Thursday, December 14, 2006
Kansas University's Stanley Redwine will coach Team USA at the 2007 Pan American Games July 13-29 in Rio de Janeiro, Brazil.
Redwine's appointment - one of the most prestigious in track and field - puts the sixth-year Jayhawk track and cross country coach on a path to perhaps someday lead the United States in the Olympic Games.
"I am definitely honored. It is always an honor to represent the United States at an elite meet like the Pan American Games," said Redwine, who will serve as head coach of the U.S. men's team.
"It is always good to get on the podium representing one's country. I'm really excited and most importantly want the team to do well," added Redwine, whose announcement will be made official by USA Track and Field when Redwine's background check is complete.
Redwine, who is in his sixth season at KU, served as assistant U.S. coach at the 2003 Pan American Games in Santo Domingo, Dominican Republic.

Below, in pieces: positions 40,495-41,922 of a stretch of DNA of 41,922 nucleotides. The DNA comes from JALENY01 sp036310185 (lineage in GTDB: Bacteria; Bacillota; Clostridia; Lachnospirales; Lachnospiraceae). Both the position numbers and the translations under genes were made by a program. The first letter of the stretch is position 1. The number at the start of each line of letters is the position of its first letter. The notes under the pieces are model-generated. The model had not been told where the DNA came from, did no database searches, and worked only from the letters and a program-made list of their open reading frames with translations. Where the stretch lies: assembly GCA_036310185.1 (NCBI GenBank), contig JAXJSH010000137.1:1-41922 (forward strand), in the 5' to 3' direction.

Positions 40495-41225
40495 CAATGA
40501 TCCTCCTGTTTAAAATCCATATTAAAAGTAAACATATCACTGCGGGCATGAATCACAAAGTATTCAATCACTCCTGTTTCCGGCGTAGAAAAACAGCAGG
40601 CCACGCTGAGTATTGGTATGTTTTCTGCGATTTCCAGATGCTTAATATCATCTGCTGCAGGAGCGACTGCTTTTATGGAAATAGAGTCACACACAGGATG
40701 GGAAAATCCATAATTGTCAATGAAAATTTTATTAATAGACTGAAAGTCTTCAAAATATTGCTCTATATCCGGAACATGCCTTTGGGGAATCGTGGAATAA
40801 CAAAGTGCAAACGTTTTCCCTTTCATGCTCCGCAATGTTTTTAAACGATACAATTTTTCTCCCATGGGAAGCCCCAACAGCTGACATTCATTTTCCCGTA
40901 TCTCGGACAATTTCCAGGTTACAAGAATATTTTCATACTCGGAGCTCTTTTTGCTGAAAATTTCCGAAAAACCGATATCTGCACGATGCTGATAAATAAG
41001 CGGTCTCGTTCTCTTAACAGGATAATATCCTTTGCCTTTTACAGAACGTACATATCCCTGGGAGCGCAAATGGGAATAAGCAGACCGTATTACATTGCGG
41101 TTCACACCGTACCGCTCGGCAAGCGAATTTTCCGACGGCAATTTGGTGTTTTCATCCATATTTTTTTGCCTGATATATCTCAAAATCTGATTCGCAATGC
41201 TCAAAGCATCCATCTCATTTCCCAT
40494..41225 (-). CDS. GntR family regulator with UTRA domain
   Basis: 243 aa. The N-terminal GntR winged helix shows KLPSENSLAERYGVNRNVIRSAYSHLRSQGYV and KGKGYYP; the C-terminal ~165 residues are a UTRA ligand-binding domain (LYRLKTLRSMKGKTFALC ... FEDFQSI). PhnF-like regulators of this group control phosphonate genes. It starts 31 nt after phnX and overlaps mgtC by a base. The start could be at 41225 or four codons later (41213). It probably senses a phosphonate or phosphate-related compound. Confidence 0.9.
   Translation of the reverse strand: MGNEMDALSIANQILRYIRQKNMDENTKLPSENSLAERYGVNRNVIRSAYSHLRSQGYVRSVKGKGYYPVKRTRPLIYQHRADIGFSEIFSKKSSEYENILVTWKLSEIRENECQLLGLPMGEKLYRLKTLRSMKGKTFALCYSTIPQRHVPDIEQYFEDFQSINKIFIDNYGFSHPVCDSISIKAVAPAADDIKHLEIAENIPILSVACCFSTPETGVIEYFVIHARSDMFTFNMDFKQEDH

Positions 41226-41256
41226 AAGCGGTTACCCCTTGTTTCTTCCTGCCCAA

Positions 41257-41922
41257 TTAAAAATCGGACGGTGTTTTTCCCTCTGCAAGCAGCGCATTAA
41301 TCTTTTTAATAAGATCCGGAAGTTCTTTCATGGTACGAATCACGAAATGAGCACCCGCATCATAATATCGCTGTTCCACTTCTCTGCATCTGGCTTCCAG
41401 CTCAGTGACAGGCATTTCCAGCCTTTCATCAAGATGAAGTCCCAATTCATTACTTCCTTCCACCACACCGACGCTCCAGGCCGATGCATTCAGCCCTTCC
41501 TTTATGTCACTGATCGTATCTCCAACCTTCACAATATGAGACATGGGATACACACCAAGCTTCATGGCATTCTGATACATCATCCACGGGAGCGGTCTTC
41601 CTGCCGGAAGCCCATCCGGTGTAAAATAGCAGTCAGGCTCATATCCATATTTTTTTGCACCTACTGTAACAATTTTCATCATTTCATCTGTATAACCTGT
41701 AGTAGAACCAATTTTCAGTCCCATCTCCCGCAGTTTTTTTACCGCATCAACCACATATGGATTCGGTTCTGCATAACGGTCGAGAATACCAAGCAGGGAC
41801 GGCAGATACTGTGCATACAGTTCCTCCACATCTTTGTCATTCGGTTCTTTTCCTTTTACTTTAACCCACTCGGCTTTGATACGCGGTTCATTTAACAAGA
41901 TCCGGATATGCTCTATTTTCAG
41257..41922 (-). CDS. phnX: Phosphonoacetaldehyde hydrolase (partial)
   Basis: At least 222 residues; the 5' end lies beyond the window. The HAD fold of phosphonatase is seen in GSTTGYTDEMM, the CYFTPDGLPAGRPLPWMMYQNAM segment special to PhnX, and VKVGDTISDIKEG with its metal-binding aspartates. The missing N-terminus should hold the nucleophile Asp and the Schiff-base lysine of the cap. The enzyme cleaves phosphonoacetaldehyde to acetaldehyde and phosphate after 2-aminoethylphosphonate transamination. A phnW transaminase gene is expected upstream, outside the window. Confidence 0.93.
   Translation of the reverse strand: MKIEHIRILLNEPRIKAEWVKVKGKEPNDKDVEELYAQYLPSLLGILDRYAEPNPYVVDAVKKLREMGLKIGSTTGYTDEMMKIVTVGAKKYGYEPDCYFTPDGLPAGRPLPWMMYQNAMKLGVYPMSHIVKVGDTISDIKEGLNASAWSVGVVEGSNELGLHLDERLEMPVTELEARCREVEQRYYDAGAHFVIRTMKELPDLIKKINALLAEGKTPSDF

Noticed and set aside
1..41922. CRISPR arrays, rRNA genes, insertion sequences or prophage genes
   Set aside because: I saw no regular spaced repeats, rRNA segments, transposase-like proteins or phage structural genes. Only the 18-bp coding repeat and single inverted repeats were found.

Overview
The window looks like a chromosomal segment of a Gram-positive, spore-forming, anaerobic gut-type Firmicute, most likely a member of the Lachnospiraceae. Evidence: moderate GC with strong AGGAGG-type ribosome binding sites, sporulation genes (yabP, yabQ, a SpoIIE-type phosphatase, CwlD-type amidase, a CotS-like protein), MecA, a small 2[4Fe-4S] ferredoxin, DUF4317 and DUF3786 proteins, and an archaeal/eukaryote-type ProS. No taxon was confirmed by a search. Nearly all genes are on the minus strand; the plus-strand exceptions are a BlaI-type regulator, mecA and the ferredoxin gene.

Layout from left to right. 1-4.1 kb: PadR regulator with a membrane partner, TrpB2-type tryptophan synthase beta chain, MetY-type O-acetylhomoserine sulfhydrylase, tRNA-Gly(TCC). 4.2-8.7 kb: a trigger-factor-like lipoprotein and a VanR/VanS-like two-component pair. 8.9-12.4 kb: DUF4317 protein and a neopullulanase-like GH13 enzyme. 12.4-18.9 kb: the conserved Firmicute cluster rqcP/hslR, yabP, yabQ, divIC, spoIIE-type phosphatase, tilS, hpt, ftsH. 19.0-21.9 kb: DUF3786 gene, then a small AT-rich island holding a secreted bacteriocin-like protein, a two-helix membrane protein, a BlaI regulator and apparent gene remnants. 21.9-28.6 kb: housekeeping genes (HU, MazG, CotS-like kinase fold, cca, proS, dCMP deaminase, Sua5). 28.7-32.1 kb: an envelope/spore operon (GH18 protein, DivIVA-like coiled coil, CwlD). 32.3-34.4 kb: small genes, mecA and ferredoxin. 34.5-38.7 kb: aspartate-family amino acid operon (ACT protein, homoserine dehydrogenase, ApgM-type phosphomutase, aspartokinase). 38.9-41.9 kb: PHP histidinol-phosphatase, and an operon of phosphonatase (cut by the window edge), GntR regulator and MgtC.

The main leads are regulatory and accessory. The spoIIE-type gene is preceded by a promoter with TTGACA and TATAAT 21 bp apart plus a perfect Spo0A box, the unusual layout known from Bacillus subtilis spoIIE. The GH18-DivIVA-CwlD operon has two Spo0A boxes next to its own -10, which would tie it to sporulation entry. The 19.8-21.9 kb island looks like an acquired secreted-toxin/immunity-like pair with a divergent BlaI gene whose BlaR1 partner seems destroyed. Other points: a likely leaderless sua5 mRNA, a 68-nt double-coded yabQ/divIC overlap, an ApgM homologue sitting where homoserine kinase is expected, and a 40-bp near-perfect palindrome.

He coached the competitors in the endurance running events under Team USA men's and women's head coaches Fred Harvey of Arizona and Monica Gary of Purdue.
Redwine also has international experience as an athlete.
As a 400-, 600- and 800-meter runner, Redwine competed in the Olympic Trials five times, was a two-time silver medalist in the Goodwill Games and won two bronze medals at the Pan Am Games. Additionally, Redwine was a World Championship track team member in 1985, 1987, 1989, 1991 and 1993 and a two-time U.S. 800 champion.
"I think that may be part of the reason I was selected. I have international experience running, as well as coaching," Redwine said.
He will work with athletes who place in the top two in each event at the U.S. championships in June in Indianapolis.
"It's the athletes' job to get there. Their hard work gets them there. My job is to make sure they do well when they get there," Redwine said. "My job is making decisions like that (organizing relay teams) and making sure athletes know what is expected of them."
Redwine's appointment figures to be a boost to his recruiting efforts at KU.
"I think it will bring a sense of more credibility, the U.S. acknowledging coaches like myself can get the job done," Redwine said. "It will not change the person I am. It could help in recruiting when there is talk about representing the U.S. I'll also be representing KU."
Redwine said he definitely is interested in being in the mix for a future post as U.S. Olympic coach, conceivably as soon as 2012.
"That is probably the greatest honor (in track)," he said.